Here is a photoset of the Plain of Six Glaciers Trail
and the Iceline Trail
Both are *generally* good trails, bot on PoSG, there is a ledgey section (sometimes with water running across it) that is less stable (see here
) though I think you can skip most of it by taking the horse trail if you prefer. Near the top of the trail, there is a set of switchbacks getting to the teahouse, and the trail degrades on them (here
). Also note that if you want to go beyond the teahouse to the Abbot Pass viewpoint, the trail is smaller and less well-kept.
Just be aware that in early- to mid-September, either of those trails could easily have snow, so you'll want to monitor the conditions.
Really, everything in Waterton is awesome, so I'd jsut choose trails on what sort of length of trail you're looking for.
If you've never been to Waterton, make sure to do Bear's Hump. It's a wee little touristy trail above the townsite, and only takes an hour or something, which would lead a lot of people to skip it. Don't. The view across the Waterton lakes really is spectacular, and it's well worth the little jaunt. You definitely want to make sure to drive around and see some of the little things like Red Rock Canyon.
If you want a break day, Crandell Lake is a 1-2km walk in (so you can carry pretty much anything), and is a great place to laze around and swim for an afternoon. It's much warmer than the Waterton Lakes.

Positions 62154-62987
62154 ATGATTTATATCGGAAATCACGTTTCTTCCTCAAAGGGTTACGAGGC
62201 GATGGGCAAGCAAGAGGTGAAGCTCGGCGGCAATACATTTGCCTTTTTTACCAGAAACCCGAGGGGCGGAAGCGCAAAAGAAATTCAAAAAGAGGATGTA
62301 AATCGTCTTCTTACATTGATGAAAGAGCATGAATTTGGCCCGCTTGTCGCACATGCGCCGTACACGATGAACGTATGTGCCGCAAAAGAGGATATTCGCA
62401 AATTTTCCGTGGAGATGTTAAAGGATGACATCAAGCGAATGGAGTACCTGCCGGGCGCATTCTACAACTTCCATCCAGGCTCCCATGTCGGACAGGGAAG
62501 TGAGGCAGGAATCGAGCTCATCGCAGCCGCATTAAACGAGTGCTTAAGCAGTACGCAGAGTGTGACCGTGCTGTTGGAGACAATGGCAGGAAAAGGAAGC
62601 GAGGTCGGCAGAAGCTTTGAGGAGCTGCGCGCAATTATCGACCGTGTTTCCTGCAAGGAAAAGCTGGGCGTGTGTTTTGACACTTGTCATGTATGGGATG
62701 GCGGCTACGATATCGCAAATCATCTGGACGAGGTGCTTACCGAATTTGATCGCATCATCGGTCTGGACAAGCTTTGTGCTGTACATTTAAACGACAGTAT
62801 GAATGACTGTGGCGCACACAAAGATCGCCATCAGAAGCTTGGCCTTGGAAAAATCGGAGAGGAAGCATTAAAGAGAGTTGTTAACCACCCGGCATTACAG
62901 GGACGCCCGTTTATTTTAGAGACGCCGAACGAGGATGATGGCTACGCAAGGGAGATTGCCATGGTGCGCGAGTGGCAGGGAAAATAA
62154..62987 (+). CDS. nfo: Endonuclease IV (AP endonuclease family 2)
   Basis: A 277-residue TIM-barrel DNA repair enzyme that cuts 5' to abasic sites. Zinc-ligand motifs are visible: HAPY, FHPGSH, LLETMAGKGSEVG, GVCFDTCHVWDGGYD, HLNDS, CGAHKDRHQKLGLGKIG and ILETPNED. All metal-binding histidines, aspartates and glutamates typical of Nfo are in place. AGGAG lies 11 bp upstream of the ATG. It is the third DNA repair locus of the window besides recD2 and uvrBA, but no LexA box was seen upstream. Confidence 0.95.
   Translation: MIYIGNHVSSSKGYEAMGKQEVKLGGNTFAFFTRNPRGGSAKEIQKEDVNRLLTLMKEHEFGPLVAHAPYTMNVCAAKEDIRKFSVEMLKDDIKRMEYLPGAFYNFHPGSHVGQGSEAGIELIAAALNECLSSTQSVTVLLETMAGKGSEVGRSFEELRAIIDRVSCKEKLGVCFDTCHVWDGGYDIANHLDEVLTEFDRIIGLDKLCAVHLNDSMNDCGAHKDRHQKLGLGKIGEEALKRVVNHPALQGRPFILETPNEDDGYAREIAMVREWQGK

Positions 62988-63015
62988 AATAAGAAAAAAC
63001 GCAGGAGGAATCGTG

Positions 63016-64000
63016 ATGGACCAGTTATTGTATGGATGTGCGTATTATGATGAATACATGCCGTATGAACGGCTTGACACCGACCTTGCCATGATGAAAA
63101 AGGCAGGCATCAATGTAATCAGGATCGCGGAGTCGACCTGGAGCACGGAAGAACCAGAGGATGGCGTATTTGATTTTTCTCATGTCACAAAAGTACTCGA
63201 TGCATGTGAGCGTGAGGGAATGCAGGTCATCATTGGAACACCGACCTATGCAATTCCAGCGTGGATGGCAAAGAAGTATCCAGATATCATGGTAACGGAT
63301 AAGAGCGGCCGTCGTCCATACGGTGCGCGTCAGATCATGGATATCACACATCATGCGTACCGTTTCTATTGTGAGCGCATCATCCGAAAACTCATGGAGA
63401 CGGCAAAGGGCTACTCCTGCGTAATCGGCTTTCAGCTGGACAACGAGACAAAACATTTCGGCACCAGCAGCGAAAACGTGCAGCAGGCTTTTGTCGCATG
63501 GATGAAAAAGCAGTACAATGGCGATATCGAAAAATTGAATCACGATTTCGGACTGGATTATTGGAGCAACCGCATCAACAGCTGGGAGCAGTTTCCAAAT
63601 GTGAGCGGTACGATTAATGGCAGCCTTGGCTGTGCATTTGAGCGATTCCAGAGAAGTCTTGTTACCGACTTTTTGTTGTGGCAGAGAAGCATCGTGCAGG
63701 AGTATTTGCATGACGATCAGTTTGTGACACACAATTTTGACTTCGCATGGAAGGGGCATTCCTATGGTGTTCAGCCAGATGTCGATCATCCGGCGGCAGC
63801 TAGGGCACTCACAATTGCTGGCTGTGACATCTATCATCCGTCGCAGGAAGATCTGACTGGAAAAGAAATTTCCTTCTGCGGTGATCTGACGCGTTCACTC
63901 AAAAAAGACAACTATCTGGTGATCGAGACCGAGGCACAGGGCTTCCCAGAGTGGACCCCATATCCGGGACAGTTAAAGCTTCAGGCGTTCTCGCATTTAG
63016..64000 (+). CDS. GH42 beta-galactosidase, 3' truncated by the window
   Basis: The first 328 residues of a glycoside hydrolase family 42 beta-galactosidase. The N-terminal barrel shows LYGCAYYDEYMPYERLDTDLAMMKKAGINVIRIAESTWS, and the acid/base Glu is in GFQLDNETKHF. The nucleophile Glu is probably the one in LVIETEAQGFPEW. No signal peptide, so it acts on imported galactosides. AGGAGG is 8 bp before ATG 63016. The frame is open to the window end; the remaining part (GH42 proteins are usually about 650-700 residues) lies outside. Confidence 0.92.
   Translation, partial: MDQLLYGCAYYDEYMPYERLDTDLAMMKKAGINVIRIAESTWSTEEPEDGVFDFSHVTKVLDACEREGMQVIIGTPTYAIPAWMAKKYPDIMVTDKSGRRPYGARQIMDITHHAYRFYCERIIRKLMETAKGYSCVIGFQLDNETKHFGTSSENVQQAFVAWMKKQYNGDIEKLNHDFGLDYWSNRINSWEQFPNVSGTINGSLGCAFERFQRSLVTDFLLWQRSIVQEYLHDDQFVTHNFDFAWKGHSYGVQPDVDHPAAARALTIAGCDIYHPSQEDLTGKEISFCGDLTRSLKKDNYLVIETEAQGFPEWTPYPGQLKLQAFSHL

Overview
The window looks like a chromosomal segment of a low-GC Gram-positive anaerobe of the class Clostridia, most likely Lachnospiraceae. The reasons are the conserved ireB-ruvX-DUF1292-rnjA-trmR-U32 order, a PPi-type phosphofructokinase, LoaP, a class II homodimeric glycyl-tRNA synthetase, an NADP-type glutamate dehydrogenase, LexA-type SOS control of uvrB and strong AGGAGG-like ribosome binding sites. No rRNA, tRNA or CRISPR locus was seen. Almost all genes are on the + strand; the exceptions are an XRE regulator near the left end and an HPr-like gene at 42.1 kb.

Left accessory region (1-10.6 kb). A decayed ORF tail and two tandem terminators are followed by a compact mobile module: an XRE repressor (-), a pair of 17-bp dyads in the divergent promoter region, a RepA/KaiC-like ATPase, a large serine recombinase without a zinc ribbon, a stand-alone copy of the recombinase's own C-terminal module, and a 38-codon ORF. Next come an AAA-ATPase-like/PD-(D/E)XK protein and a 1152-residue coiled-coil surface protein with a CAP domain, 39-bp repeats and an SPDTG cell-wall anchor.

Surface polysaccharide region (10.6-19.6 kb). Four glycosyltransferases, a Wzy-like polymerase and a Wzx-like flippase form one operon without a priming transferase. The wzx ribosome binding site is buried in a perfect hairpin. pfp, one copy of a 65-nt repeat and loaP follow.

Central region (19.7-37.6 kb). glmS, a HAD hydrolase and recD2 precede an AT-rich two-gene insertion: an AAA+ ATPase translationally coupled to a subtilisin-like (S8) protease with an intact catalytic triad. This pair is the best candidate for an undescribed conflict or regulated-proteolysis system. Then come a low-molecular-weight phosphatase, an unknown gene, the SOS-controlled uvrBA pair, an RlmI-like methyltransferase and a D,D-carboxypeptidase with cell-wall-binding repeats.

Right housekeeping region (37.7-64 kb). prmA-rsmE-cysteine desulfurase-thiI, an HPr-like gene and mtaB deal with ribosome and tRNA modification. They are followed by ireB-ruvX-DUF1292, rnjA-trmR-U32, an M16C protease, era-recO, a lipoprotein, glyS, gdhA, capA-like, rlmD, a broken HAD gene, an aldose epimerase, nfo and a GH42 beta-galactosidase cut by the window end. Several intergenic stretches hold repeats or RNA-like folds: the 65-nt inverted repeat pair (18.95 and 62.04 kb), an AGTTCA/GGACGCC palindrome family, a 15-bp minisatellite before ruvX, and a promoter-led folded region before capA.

If you're going to do one big hike, I'd recommend Carthew-Alderson
before the overhyped Crypt Lake. (Actually, Akamina Ride is #1, but has a scramble step and isn't generally a good trail, so you can save that for next time). Just make sure you look at the photos and judge its stability and width for yourself, as opinions differ
as to the difficulty of the trail.
For most of what you'd be doing, there are lots of options. Lineham Falls, Rowe Lakes, Bertha Falls/Lake, etc. are all well worth it.
If you're camping, you'll want to weight competing factors. the townsite campground is right in the middle of everything, but is basically a field with spots, and everyone right next to each other. The other campgrounds in the park are a little better, but have a lot of bear issues. If you don't mind driving a little extra at the start and end of each day, I highly recommend the Belly River Campground
. You have to leave the park, and drive around to the edge to get to it, but it is much larger, and has really nice treed tentsites that are secluded and pretty.
But then, in September, there aren't that many people around any more, so it might not be a big issue.